From the Karoo we head still further north to the harsh, Skeleton Coast-like coastline of the Northern Cape, home to the little-known Barlow’s Lark and the endangered Damara Tern, and then travel inland, across Bushmanland (in former times the hunting grounds of many sects of the San tribe) to Augrabies Falls where the mighty Orange River has carved out spectacular canyons. Beyond Augrabies, the Pre-Cambrian river bed of the Orange River is nowadays an extensive valley of rolling red sand dunes, so reminiscent of the Kalahari to the north. In this desert region we will be looking in particular for Burchell’s Courser, Bradfield’s Swift, the dune form of the Red Lark, African Red-eyed Bulbul, Karoo Thrush, Short-toed Rock Thrush, Cinnamon-breasted Warbler, Orange River White-eye and Red-headed Finch, as well as such spectacular mammals as Southern Oryx (Gemsbok) and Springbok.

Next we come to the famous diamond town of Kimberley, which is home to the spectacular Northern Black Korhaan, as well as Southern Anteating-Chat, Kalahari Scrub-Robin and Black-chested Prinia. We will go out on a night drive on a private reserve in the Kimberley area to look for such creatures as the bizarre Springhare, Bat-eared and Cape Foxes, Small-spotted Genet, South African Porcupine and Aardwolf. We even have a real if modest chance of encountering the strange Aardvark.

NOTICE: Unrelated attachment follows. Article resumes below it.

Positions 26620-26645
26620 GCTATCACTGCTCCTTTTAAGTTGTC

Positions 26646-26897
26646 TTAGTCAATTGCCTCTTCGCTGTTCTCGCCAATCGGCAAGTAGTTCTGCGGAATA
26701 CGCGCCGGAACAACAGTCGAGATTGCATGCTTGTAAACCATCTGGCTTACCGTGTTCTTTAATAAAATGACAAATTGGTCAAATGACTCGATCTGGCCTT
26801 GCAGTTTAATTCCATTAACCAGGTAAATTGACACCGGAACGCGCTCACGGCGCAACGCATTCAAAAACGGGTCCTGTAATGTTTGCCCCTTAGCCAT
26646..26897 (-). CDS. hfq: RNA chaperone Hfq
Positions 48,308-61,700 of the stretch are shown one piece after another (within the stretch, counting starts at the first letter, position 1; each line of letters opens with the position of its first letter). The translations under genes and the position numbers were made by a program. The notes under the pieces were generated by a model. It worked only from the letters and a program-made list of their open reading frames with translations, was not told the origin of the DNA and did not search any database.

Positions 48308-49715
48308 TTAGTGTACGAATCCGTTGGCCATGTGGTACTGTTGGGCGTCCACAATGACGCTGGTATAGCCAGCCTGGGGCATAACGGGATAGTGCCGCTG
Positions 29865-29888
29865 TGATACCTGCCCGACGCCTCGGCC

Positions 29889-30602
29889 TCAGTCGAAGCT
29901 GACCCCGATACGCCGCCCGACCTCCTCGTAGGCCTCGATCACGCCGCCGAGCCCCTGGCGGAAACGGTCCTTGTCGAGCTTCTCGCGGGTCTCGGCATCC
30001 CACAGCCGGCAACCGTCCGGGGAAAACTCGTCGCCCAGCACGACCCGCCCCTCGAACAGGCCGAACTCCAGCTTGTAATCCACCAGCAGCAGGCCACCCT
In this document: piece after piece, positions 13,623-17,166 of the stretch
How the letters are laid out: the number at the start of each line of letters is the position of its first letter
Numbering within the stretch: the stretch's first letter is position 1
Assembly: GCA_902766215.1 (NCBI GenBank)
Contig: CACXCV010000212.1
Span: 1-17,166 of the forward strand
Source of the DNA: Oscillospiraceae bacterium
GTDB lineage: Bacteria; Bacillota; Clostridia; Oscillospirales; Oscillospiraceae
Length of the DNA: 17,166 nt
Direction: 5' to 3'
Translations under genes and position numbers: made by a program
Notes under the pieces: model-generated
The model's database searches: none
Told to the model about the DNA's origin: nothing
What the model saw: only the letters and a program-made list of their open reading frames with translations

From Kimberley we travel northeast to Johannesburg, looking for the poorly-known Melodious Lark at a favoured spot or two, and onwards to Magoebaskloof in the north of the country. Here the dry grasslands hold the endemic Short-clawed Lark, as well as other good birds such as Swainson’s Spurfowl, Ashy Tit, Marico Flycatcher and the stunning Crimson-breasted Shrike, while one of the most productive forest areas in the country gives us our best chance for Cape Parrot. Black-fronted Bush Shrike will also be high on our agenda in this beautiful area and we will have a first chance for specialities that also occur in the Drakensberg, such as Barratt’s Warbler, Chorister Robin-Chat, Olive Bush Shrike, Greater Double-collared Sunbird and Swee Waxbill.

Heading south, we pause on our journey to Wakkerstroom in a mountain area where we will be wanting to see the dashing Taita Falcon (although widespread, this falcon is seldom seen anywhere else in Africa!).

Our next destination will be the rolling grasslands of the southern Transvaal (now known as Mpumalanga province) around Wakkerstroom. One of the most threatened habitats in Southern Africa, the endemic bird species that live there, including Blue and Barrow’s Korhaans (the latter split from White-bellied Bustard), Eastern Long-billed, Rudd’s and Botha’s Larks, and Yellow-breasted Pipit, are now in a precarious situation. This beautiful area of rocky ridges, pristine grasslands, small lakes, marshy meadows (with delightful Long-tailed Widowbirds bounding over them) and gullies choked with forest is bird-rich and is a taste of what the whole region must have looked like a century ago.